Cape Palliser to White Rock Coastal...

Cape Palliser to White Rock Coastal Walk

Your Nature Guide

Marios Gavalas's avatar

Marios Gavalas

Author And Researcher

Nau mai, haere mai

Nau mai, haere mai

I'm Marios, delivering the best of Aotearoa's nature walks to your device.

I've personally walked hundreds of New Zealand's tracks and spent months in libraries uncovering interesting information on New Zealand/Aotearoa. And you'll find a slice of that research on this page - enjoy!


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Ngapotiki Fan and the wild Wairarapa Coast


approx 18 km return | 6 hours return

The most southerly point of the North Island can be a savage place when buffeted by the fierce winds and accompanying swells. It is at its most invigorating during inclement weather, when the muted colours and misty spray make this place feel like the end of the earth.


3.6 km after Pirinoa, turn left into Whangaimoana Road (signposted Ngawi and Cape Palliser). The road is later renamed Whatarangi Road and leads 37 km to Cape Palliser. The road is both sealed and unsealed and towards the cape is severely threatened by active erosion. There is a gravel parking area near the base of the steps to the lighthouse.

The track starts through the gate at the road end parking area.


The track follows a rough 4WD road for most of its length, skirting the coastline until reaching White Rock Beach. The route follows a narrow foot at the base of the Aorangi Range cliffs. Keep to the track as it is private property on both sides.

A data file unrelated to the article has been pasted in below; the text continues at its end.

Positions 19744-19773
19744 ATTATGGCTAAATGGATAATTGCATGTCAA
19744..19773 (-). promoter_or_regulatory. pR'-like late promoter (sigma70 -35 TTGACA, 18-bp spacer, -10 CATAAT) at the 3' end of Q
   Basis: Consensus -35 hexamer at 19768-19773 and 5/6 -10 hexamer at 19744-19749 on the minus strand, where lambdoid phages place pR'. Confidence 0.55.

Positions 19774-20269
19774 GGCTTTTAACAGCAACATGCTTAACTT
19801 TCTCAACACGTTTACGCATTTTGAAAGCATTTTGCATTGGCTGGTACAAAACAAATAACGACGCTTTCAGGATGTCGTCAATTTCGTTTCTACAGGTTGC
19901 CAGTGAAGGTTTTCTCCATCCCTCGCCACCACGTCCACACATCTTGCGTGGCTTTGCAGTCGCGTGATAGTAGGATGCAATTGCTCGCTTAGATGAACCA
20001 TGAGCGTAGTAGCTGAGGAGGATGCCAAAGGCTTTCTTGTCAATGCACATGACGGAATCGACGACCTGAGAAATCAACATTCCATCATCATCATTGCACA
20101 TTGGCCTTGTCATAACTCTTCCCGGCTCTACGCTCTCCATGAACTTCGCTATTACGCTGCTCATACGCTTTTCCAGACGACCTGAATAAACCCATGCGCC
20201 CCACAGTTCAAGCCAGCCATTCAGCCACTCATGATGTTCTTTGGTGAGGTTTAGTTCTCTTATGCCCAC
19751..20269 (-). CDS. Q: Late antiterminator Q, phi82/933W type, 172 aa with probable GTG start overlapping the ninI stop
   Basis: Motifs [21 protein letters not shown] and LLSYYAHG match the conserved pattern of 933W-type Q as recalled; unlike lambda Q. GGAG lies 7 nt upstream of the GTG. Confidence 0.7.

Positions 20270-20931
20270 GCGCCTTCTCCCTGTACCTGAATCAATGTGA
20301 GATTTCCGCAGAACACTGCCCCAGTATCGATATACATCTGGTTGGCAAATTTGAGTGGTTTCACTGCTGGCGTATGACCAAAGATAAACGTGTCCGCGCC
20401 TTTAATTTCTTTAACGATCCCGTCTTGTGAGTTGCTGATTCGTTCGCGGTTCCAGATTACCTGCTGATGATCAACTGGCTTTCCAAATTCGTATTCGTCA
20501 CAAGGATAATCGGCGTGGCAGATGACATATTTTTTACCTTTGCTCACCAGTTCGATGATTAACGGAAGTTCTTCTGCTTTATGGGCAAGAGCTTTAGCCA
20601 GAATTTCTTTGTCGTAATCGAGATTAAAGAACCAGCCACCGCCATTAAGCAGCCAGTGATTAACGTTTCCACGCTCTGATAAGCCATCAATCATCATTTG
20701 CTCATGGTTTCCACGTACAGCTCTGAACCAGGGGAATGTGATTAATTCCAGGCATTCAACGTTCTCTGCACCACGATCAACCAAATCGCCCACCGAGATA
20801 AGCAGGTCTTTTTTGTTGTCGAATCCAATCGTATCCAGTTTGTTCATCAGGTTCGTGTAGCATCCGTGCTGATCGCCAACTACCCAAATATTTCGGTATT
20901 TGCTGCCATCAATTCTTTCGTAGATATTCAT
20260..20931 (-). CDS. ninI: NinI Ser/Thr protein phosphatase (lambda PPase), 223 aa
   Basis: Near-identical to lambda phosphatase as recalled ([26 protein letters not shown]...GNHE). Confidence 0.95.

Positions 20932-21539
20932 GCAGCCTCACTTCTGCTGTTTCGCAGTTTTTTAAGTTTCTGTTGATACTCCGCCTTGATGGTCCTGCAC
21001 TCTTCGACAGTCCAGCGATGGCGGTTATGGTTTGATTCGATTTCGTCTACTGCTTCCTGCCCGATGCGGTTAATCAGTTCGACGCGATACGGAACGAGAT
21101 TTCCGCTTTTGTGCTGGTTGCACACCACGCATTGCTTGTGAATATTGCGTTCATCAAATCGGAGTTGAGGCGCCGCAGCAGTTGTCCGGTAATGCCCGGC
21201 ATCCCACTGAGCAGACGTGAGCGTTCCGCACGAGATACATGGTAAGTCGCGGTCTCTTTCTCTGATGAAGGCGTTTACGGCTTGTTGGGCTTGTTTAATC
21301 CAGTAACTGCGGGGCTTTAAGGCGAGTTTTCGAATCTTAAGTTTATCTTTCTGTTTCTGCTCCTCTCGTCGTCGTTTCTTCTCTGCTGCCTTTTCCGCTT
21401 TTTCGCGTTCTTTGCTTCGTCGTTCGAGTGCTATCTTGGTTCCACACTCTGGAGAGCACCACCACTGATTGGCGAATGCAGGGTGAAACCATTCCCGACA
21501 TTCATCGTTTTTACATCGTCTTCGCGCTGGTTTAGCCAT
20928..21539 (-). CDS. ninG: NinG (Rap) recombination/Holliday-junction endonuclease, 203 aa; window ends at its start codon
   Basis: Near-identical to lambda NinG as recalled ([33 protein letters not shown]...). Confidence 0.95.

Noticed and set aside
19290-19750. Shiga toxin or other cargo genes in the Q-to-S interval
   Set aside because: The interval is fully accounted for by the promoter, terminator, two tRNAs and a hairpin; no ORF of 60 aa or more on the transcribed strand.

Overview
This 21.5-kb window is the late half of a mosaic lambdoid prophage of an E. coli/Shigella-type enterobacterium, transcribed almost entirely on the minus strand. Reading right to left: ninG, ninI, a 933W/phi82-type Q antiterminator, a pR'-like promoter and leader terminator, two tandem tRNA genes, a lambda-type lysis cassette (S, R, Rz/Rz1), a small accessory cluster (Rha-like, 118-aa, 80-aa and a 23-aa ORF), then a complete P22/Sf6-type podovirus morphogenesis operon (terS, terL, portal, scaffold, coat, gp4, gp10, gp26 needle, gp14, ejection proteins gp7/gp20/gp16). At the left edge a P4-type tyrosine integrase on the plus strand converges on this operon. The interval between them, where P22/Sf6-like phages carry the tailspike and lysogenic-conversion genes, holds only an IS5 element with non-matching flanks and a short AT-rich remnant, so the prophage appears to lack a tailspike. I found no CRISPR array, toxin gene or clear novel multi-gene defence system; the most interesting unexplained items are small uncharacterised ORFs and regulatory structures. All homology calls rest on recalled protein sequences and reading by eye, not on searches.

The initial 45 minutes from the carpark passes a landscape of coastal rocky outcrops, flax bushes, cabbage trees and tea-tree. The steep dominating greywacke cliffs are smothered in flax on exposed outcrops, while tea-tree colonises the embryonic soils. You pass two enclosure plots of Toroaro.

Shortly before crossing the shallow, narrow Waitetuna Stream, there are the remains of Maori stone walls, running perpendicular to the shoreline.

Rounding the promontory, tea-tree, forced to grow low in submission to the wind, almost reaches the shore (30 minutes).

You can see the track ahead, which traverses the mighty Ngapotiki Fan, a talus slope unconsolidated by vegetation, save a few hardy tussocks (30 minutes). Looking towards the ranges, the faulted blocks of greywacke are separated by steep valleys, which weathering forces nibble at to supply the debris for the fan. Occasional boulders sit on the gravely scree, which can be picked up by the wind to prick your legs.